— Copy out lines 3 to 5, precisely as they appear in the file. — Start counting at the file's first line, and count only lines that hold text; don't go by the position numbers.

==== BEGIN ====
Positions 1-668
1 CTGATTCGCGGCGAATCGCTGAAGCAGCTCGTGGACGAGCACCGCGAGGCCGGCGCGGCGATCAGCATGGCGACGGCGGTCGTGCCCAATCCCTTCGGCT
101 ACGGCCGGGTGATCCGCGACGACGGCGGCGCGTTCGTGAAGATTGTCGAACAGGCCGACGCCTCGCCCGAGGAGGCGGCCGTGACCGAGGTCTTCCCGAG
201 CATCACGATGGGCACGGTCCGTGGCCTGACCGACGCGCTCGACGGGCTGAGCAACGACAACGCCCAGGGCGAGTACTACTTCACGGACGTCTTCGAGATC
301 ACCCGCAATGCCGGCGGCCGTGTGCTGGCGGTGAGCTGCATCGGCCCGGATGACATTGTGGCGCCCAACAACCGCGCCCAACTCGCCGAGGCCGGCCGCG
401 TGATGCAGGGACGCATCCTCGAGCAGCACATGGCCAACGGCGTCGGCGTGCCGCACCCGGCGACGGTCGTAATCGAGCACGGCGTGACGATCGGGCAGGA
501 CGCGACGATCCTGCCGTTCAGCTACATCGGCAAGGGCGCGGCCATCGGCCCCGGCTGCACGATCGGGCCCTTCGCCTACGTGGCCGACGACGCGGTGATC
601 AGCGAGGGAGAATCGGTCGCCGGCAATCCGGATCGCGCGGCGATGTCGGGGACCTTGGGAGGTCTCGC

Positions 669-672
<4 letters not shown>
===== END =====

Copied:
101 ACGGCCGGGTGATCCGCGACGACGGCGGCGCGTTCGTGAAGATTGTCGAACAGGCCGACGCCTCGCCCGAGGAGGCGGCCGTGACCGAGGTCTTCCCGAG
201 CATCACGATGGGCACGGTCCGTGGCCTGACCGACGCGCTCGACGGGCTGAGCAACGACAACGCCCAGGGCGAGTACTACTTCACGGACGTCTTCGAGATC
301 ACCCGCAATGCCGGCGGCCGTGTGCTGGCGGTGAGCTGCATCGGCCCGGATGACATTGTGGCGCCCAACAACCGCGCCCAACTCGCCGAGGCCGGCCGCG